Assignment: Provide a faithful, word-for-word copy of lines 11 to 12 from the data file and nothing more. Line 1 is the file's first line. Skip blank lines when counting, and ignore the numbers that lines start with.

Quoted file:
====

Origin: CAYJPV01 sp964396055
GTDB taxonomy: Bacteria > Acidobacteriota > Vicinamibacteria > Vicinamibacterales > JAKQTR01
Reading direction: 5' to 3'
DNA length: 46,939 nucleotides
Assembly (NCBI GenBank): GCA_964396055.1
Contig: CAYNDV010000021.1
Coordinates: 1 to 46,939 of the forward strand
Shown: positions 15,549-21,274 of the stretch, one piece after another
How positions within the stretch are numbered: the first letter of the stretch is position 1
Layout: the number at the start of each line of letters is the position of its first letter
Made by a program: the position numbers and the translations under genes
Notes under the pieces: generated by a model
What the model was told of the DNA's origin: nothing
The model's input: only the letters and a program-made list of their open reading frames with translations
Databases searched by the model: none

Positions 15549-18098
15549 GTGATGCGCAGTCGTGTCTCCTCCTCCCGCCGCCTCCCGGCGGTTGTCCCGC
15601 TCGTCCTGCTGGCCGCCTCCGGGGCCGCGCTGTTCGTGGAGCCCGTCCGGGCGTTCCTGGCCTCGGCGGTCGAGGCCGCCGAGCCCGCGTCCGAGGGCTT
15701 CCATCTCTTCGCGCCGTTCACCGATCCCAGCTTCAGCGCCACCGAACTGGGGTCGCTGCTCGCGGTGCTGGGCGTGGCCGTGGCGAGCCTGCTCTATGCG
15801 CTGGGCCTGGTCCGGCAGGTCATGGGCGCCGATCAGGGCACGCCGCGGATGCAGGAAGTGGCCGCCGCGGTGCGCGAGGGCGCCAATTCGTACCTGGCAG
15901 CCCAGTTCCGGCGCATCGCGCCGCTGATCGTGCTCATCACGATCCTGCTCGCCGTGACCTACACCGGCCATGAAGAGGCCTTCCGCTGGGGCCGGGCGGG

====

Made by a program: the position numbers and the translations under genes
Notes under the pieces: generated by a model